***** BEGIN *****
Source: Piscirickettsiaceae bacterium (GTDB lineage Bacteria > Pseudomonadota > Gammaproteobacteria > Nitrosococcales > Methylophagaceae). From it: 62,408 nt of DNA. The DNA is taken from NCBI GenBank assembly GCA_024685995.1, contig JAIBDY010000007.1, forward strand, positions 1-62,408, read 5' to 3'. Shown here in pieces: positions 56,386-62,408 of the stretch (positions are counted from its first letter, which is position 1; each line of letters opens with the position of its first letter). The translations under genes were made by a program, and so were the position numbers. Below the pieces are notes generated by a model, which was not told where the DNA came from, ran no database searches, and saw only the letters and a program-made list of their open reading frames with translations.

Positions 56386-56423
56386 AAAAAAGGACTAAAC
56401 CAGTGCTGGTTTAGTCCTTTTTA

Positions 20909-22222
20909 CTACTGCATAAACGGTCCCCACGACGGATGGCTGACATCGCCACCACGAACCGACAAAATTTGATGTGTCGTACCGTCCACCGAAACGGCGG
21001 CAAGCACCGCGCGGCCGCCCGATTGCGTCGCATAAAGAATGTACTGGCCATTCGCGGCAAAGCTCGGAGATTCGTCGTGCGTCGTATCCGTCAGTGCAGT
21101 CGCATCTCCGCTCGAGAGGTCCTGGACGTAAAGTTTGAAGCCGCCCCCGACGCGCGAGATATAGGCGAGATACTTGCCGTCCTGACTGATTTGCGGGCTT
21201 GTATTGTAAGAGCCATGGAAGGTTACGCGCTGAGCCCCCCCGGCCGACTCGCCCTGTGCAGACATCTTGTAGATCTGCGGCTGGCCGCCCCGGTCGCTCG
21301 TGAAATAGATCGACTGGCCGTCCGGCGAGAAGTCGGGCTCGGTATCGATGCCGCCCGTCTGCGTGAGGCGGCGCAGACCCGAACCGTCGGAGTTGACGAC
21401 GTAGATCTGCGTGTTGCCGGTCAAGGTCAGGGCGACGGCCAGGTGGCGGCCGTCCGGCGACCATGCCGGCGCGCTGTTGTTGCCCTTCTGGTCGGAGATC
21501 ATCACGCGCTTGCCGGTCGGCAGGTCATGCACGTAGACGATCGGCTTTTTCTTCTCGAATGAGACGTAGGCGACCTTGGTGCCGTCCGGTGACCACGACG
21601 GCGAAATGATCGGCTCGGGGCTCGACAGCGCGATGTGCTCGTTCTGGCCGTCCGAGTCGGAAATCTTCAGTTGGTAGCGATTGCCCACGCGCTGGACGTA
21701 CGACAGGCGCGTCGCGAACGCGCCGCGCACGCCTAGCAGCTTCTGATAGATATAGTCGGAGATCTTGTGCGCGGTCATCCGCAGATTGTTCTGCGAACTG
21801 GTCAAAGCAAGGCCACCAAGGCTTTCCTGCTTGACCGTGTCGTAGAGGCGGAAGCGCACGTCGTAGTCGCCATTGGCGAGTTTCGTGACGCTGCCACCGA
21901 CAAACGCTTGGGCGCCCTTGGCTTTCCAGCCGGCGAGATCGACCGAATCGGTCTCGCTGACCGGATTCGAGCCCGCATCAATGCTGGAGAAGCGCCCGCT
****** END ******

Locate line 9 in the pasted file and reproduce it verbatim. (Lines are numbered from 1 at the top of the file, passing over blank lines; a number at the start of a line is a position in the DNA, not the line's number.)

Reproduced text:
21201 GTATTGTAAGAGCCATGGAAGGTTACGCGCTGAGCCCCCCCGGCCGACTCGCCCTGTGCAGACATCTTGTAGATCTGCGGCTGGCCGCCCCGGTCGCTCG